X

Thank you for sharing!

Your article was successfully shared with the contacts you provided.
Justice Clarence Thomas

Once again, the Supreme Court has turned back for further review and a possible new trial a capital murder conviction and death sentence because of a juror’s racist comments. Tharpe v. Sellers, decided Jan. 8. Tharpe had been convicted of a particularly brutal murder. He ambushed his wife who had left him and forced her into his truck. He then shot her sister, dumped her into a ditch and murdered her, before driving off to kidnap and rape his wife. After unsuccessful appeals to state and federal courts, he again sought habeas corpus relief on the ground that a white juror was biased against him because he is black. The 11th Circuit, federal district and state courts all had concluded that he failed to demonstrate that the juror’s “behavior had substantial and injurious effect or influence in determining the jury’s verdict.” This conclusion, the five-justice per curiam majority agreed, generally would be binding “in the absence of clear and convincing evidence to the contrary.” The majority found such evidence in an affidavit by a single white juror, interrogated by defense counsel seven years after Tharpe’s conviction. As summarized by the majority, the affiant stated: “In his view there are two types of black people,: 1: Black folks and 2. N****r;” that Tharpe, “who wasn’t in the ‘good‘ black’ folks category in my book, should get the electric chair for what he did”; that some of the jurors voted for death because they felt Tharpe should be an example to other blacks who kill blacks, but that wasn’t his reason. The majority concluded that this “remarkable affidavit – which he never retracted” presented a strong factual basis for the argument that Tharpe’s race affected the juror’s vote for a death verdict, and that at the very least jurists of reason could debate whether Tharpe had shown by clear and convicting evidence that the state court’s factual determination was wrong.  The court had stayed Tharpe’s execution just moments before he was to be lethally injected, granted his petition for certiorari,  and without further briefing or argument summarily vacated the 11th Circuit judgment and remanded for further consideration of entitlement to habeas corpus relief.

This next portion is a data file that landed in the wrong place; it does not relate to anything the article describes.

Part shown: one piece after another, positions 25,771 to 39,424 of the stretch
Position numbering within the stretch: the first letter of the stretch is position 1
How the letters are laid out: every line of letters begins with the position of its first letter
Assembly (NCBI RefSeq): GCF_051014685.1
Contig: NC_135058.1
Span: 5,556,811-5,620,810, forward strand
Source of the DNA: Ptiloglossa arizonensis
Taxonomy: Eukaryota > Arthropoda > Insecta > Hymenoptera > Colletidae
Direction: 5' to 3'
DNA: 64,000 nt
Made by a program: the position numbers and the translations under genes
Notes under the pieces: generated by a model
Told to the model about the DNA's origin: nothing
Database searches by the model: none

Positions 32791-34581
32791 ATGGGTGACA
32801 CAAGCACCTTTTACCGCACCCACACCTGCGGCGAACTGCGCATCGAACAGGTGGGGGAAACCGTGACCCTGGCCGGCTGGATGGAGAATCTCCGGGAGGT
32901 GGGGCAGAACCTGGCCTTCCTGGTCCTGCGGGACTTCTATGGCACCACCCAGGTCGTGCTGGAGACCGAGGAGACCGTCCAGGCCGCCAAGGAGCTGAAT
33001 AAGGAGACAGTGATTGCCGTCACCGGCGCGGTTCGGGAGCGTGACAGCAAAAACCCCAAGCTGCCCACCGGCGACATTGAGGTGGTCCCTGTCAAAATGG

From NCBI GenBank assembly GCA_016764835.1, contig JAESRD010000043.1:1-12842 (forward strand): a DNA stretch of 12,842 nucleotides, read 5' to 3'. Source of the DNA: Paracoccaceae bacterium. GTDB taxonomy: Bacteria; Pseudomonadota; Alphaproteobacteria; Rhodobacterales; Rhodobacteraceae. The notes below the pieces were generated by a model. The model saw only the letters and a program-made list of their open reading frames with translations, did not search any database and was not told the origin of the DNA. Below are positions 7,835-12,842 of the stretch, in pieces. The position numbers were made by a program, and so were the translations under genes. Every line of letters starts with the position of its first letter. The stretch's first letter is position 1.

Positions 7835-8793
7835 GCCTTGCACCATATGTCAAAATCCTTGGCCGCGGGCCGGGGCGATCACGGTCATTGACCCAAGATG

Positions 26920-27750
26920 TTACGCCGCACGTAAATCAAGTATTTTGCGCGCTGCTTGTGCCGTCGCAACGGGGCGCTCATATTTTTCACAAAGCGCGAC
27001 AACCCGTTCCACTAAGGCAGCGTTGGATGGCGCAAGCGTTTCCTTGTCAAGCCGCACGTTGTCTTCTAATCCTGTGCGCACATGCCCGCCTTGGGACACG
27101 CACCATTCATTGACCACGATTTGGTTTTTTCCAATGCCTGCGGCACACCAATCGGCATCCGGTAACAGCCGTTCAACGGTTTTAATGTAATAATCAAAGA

This content has been archived. It is available exclusively through our partner LexisNexis®.

To view this content, please continue to Lexis Advance®.

Not a Lexis Advance® Subscriber? Subscribe Now

Why am I seeing this?

LexisNexis® is now the exclusive third party online distributor of the broad collection of current and archived versions of ALM's legal news publications. LexisNexis® customers will be able to access and use ALM's content by subscribing to the LexisNexis® services via Lexis Advance®. This includes content from the National Law Journal®, The American Lawyer®, Law Technology News®, The New York Law Journal® and Corporate Counsel®, as well as ALM's other newspapers, directories, legal treatises, published and unpublished court opinions, and other sources of legal information.

ALM's content plays a significant role in your work and research, and now through this alliance LexisNexis® will bring you access to an even more comprehensive collection of legal content.

For questions call 1-877-256-2472 or contact us at customercare@alm.com

 

ALM Legal Publication Newsletters

Sign Up Today and Never Miss Another Story.

As part of your digital membership, you can sign up for an unlimited number of a wide range of complimentary newsletters. Visit your My Account page to make your selections. Get the timely legal news and critical analysis you cannot afford to miss. Tailored just for you. In your inbox. Every day.

Copyright © 2018 ALM Media Properties, LLC. All Rights Reserved.